Blanchett is certainly the best thing in Kenneth Branagh’s perky, pretty, lavender-scented cupcake of a fairytale adaptation – the first in what looks to be a series of live-action Disney updates of their own animated classics.

Perhaps “update” isn’t the word, given that its go-getting villain is the only element of this irony-free interpretation that feels remotely revisionist: cleverly played by Blanchett as a life-hardened femme fatale rather than an irrational harridan, this sexed-up stepmum is just a woman trying to get ahead in what is still rigidly, for all its talk of happy endings, a man’s world.

via The Guardian

Only Cate Blanchett, who plays the imperious Lady Tremaine, fashion-plate stepmother to ash-covered orphan Ella (“Downton Abbey’s” Lily James), seems fit to hold her own against such extravagant costumes and sets — and none of the outfits are more formidable than Blanchett’s elaborate wardrobe of brilliant green gowns, stunningly designed to complement the butterfly-lit star’s ginger locks and ruby-red lips. With eyes wide, brows arched and her mouth in a permanent scowl, Blanchett blends aspects of Bette Davis, Barbara Stanwyck and Marlene Dietrich into an epic villainess, so deliciously unpleasant one almost wishes the film were focused more on her.

via Variety

Cinderella addresses the character by that term during a moment of sorrow, and Blanchett’s feline malevolence is priceless as she tells her that such formality isn’t necessary. “Madam will do,” she says with an icy smile. Looking the very picture of soignée 1940s-style chic in Sandy Powell’s extraordinary costumes, Blanchett reinvigorates the textbook villainess both with her delicious cruelty and her gnawing resentment. “Love is never free,” she says bitterly as she contemplates her own narrowed choices and exposes her ruthlessness.
Blanchett pulls off a superb balancing act, making the stepmother archly amusing with her world-weary imperiousness, but also giving her a tang of desperation and tiny hints of a less refined woman beneath all the manufactured poise. While her mission is to secure her daughters’ future along with her own, her barely disguised disdain for those idiotic brats lends additional underlying pathos to her malice.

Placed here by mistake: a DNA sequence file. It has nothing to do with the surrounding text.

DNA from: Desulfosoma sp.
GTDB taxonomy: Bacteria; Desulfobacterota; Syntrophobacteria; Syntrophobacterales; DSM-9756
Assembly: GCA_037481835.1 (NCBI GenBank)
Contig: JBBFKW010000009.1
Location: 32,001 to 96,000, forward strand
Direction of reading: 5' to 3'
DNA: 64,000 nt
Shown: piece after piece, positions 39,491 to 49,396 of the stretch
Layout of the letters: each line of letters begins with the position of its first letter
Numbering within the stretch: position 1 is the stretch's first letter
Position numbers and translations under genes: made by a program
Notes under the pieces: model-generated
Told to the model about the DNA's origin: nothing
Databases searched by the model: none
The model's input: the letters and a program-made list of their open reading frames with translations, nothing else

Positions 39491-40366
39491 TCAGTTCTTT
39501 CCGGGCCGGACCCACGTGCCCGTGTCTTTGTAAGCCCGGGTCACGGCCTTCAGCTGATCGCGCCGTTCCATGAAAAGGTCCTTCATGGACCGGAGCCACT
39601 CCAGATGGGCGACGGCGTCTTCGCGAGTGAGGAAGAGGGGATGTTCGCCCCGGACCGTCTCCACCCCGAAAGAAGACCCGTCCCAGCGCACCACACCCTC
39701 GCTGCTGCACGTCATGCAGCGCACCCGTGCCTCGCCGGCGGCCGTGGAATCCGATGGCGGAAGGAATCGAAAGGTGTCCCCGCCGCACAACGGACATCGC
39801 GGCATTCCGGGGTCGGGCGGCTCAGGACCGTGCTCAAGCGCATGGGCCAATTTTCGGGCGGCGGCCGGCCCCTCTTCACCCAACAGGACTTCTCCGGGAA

via The Hollywood Reporter

But as so often with Disney films, this one is owned by its villain. Cate Blanchett, jaw-dropping in an Easter Parade’s worth of amazing costumes (that 2016 Oscar should just be wrapped up and mailed to Sandy Powell now), is the ace up the film’s fitted satin sleeve. Striking catlike poses and oozing poison when required, she is also given a little humanity, including a surprisingly dorky, vulgar laugh that suggests just how studied and artificial her elegance is. One scene in which she tells her life story like she’s the heroine of a “once upon a time” tale, does in two minutes what “Maleficent” couldn’t do in two hours: it helps us understand her character’s brokenness without declawing her one bit.

via Indiewire

Branagh is helped along by the credentials of his impressive, assembled cast, with Blanchett in particular, the star of the show. She’s unashamedly theatrical and comically ill-disposed, injecting a real sense of class into this production. Her inclusion is particularly imperative, as she provides this picture with the cruelty and inhumanity needed to counteract what is otherwise a frivolous, and effervescent creation.

via HeyUGuys

Thankfully, Cate Blanchett’s Lady Tremaine – 50 shades of fierce – is just the pill required. “She too had known grief,” Helena Bonham Carter’s fruity narrator (and fun fairy godmother) tells us, “but she wore it wonderfully well.” This isn’t the half of it. Costume designer Sandy Powell’s magnificently haughty frocks almost threaten to upstage the actress wearing them.

Even wrapped in a leopard-skin dressing gown, Blanchett’s much too wily to let that happen, as she throws constant facial shade at the moronic antics of the Ugly Sisters (Sophie McShera, Holliday Grainger); their ugliness is mostly on the inside, despite a whole lot of horrendous colour-coordination.

via The Telegraph